Endangered Asiatic lion now takes visitors to Fota Wildlife Park
An endangered Asiatic lion, named Yali, can now be seen at Foto Wildlife Park in County Cork.
The male lion recently arrived from Paignton Zoo in the UK on August 4 and has undergone routine acclimatization to his new habitat at the Asian Sanctuary.
The lion was gradually introduced to the two female lionesses, Gira and Gita, in the park.
Foto Wildlife Park expects Yali to form a new troop under the European ex-situ endangered breeding program (EEP) for Asiatic lions.
The two lionesses, Gira and Gita, are sisters and both eight years old and came from Helsinki Zoo in Finland in the summer of 2016.
Gira gave birth to two litters with the previous Lion male, Shanto, who sadly passed away from kidney failure earlier this year.
Julien Fonteneau, Head of Rangers, said: “We are delighted to introduce Yali to our visitors. He has spent the last two weeks slowly getting used to his new surroundings and the lionesses. Last night we were delighted to hear him roar which means he is much more comfortable and feeling territorial in his new habitat.
“The lionesses have both tried to woo him, but he doesn’t pay much attention to them, and we’re all hoping that will change because he’s been recommended to breed, so hopefully he’ll take an interest in it. they.
“He’s not as tall as Shanto, he still has some girth and muscle to put on, and his mane is still growing and will fill out more as he becomes part of the new pride.”
The Asiatic lion is listed as endangered by the International Union for Conservation of Nature (IUCN) and inhabits only one remaining site in the world, the Gir Forest in India, which means that parks animal houses and zoos play a crucial role in safeguarding the species.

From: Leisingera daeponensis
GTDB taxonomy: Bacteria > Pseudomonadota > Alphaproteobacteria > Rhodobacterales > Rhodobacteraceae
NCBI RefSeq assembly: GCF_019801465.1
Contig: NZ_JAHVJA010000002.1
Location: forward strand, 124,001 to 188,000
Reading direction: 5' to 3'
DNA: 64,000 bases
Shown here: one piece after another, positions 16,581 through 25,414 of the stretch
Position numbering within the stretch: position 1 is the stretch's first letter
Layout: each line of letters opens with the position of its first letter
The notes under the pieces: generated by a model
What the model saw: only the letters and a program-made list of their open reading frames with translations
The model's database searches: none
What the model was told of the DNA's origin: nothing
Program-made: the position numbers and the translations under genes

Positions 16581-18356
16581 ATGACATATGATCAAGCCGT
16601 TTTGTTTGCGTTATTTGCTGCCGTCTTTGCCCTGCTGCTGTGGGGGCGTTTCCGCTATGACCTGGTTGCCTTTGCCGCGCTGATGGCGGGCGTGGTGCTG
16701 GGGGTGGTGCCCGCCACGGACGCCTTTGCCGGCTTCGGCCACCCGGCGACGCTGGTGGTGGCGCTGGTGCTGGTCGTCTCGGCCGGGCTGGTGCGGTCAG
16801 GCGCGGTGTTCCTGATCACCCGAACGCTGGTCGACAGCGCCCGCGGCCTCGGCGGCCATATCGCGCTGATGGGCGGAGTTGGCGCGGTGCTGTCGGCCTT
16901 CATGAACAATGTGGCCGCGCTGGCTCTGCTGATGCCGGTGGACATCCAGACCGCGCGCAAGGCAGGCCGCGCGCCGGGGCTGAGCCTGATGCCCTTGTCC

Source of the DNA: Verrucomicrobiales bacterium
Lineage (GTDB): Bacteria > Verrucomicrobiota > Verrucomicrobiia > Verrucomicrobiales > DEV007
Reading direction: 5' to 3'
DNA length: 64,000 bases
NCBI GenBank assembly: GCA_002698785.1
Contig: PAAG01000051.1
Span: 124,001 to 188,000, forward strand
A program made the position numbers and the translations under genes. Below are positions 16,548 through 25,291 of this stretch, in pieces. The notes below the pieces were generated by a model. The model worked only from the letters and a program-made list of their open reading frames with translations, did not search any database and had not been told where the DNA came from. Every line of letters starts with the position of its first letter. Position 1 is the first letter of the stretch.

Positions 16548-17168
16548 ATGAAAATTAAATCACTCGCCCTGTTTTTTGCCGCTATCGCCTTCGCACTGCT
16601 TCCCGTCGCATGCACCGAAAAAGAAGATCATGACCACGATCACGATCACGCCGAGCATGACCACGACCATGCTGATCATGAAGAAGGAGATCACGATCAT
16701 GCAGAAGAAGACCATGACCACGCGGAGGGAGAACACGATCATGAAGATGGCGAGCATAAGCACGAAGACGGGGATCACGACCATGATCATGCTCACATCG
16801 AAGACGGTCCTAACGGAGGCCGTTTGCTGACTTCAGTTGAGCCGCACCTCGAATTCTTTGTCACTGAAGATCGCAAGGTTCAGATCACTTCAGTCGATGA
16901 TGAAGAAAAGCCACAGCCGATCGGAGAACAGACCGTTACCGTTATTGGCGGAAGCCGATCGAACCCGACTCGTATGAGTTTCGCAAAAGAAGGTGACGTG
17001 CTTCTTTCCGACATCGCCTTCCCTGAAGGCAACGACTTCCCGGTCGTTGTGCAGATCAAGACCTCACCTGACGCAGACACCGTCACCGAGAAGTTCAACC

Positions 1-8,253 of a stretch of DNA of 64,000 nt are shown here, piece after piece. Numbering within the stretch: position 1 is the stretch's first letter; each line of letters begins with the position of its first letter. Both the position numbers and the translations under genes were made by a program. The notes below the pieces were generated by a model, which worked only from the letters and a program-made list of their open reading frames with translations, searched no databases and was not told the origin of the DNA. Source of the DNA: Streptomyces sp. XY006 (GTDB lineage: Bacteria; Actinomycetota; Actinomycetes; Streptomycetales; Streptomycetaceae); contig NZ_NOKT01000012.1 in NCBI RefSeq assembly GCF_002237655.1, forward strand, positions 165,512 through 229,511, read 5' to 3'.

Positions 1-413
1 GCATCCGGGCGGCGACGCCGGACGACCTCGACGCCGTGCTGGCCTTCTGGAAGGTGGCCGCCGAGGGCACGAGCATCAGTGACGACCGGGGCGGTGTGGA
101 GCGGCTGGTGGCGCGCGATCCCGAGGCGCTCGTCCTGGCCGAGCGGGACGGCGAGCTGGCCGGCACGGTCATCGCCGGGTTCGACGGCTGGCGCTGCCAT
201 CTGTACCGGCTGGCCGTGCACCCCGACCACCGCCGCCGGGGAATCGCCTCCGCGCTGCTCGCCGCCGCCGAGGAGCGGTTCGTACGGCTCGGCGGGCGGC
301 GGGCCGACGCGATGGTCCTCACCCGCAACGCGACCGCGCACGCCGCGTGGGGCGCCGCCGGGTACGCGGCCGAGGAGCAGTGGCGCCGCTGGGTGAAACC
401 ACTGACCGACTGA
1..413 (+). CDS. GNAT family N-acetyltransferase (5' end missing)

The current population in the Gir forest is estimated at around 500 to 600 lions.
The Asiatic lion is a subspecies of the genus Panthera that split from the African lions around 100,000 years ago. Since the beginning of the 20th century, its range has been restricted to Gir National Park and surrounding areas of the Indian state of Gujarat.
Asiatic lions were once widespread from the Mediterranean to India and Iran, covering most of Southwest Asia, where they were also known as the Persian lion. Like their African cousins, male Asiatic lions have a mane although it is much shorter, darker, and does not cover their ears. Mating is not seasonal and occurs year-round.
Male Asiatic lions reach sexual maturity around the age of five, while female Asiatic lions reach sexual maturity earlier, around the age of four. The gestation period lasts between 112 and 119 days, after which 1 to 5 young are born. Birth intervals can be 18 to 26 months.
Fota Wildlife Park opened the Asian Sanctuary in 2015, which is now home to some of Asia’s most endangered species, such as the Indian rhino, Sumatran tiger, red panda and Asiatic lion.